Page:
Do you make decisions on communications projects based on how everyone feels about them—or do you use hard data?
Think about all the subjective opinions you field when you’ve just conducted an employee town hall or you’ve planned out a revamped newsletter.
“In communications, your content is often judged based on opinions and anecdotal feedback,” says Chris Close, former director of internal and external communications at the commercial real estate service firm JLL Americas.
Those opinions and anecdotes may be very much at odds with actual outcomes and results—which are, of course, the metrics by which content and conduits should be assessed.
To find out how modifications to internal communications emails changed behavior among the company’s 19,000 employees in the Americas, Close used the PoliteMail email measurement tool and employee surveys.
The metrics revealed an improved knowledge of company strategy.
By using solid data to cut through assumptions and opinions, Close has boosted readership of emails and newsletters and has streamlined workloads for his communications colleagues.
Here are four tips for your email measurement:
Map employee knowledge to newsletter readership
In recent years, through ongoing improvement of content, Close nearly doubled open rates of the JLL Americas weekly email newsletter, This Week at JLL, from 30 percent in 2011 to 57 percent today. That’s certainly good news, but the big question is whether the increase in newsletter readership has an impact on employees.
“I wanted to connect the increase in the open rate with our objectives,” he says—one of them being raising awareness of JLL’s corporate strategy.
After one of JLL’s employee town hall meetings, Close sent out a survey to attendees, asking how often they read the weekly JLL Americas newsletter, how well they knew the company business strategy, and how confident they were in their ability to help JLL reach its goals. Close found a clear link between frequent newsletter readership and knowledge and confidence in the strategy.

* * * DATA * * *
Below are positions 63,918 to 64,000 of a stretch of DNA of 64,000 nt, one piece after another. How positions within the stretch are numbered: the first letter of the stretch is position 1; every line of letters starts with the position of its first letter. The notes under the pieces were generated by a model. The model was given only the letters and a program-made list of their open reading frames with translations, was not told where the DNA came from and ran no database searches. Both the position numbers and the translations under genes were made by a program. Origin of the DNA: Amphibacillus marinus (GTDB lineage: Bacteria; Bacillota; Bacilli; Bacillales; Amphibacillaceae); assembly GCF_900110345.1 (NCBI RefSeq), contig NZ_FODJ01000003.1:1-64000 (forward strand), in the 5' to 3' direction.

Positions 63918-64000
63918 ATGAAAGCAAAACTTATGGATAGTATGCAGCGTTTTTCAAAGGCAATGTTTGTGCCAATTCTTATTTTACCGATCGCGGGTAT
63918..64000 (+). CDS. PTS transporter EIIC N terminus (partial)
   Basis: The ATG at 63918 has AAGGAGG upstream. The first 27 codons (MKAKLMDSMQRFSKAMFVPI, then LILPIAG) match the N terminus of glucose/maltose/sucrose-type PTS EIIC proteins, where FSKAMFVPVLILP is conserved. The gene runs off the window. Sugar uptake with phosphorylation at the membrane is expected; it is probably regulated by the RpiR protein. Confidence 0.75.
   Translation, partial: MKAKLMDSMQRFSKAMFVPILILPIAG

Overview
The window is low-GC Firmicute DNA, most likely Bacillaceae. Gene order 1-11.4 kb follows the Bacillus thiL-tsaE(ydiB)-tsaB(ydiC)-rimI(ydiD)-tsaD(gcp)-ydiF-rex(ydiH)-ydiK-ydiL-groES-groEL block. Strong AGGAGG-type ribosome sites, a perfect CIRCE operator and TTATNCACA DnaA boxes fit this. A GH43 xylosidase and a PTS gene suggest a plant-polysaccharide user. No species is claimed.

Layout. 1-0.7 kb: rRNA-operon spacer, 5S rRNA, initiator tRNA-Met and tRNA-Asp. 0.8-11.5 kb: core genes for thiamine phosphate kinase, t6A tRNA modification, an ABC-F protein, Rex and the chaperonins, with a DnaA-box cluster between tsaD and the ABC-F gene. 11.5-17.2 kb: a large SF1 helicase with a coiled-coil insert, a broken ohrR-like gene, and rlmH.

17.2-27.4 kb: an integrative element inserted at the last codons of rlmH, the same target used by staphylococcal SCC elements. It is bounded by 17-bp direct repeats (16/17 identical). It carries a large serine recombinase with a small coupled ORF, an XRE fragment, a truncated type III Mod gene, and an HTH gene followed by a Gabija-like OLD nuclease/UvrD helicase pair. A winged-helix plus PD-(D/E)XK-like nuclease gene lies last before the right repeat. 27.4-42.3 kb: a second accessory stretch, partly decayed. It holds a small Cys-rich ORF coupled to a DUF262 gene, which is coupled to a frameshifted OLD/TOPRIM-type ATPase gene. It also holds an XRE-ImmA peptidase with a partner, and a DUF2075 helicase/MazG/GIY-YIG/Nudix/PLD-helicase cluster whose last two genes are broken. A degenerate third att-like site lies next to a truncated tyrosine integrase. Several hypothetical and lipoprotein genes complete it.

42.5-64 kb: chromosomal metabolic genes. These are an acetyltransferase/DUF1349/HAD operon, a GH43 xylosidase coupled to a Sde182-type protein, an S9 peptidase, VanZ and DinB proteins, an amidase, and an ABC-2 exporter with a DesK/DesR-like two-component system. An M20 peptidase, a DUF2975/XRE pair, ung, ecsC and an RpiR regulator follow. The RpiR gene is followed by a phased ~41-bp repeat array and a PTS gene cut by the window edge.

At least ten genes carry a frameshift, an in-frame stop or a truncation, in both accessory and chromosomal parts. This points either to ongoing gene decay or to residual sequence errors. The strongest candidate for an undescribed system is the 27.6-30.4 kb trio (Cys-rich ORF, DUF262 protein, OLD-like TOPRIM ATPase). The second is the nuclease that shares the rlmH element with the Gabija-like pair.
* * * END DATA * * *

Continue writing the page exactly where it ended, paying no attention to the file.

Specifically, employees who read the newsletter every week were nearly four times as likely to understand company strategy compared with employees who don’t read it, and those regular readers were nearly four times as confident that the company was on track to meet its goals.
“This tells us there’s value in what we’re doing with the newsletter, and that we should keep investing in it,” Close says.
Drive newsletter readership with mobile-friendly design
A closer look at email metrics also helped Close garner support for better mobile access to the weekly employee newsletter. Analysis showed that newsletter readership via mobile devices was on the rise-from about 3 percent in 2011 to about 12 percent in early 2014.
However, “the newsletter wasn’t especially mobile-friendly,” which was slowing gains in readership from the growing number of JLL Americas employees accessing content on their phones and tablets. Regular Outlook email doesn’t translate well to mobile email platforms, Close says, nor were JLL’s intranet pages programmed using responsive design techniques. “It was painful to read the newsletter on your phone,” he says.
Despite the difficulties, analytics showed a steady upswing in mobile newsletter readers. It made sense to invest in a better mobile experience.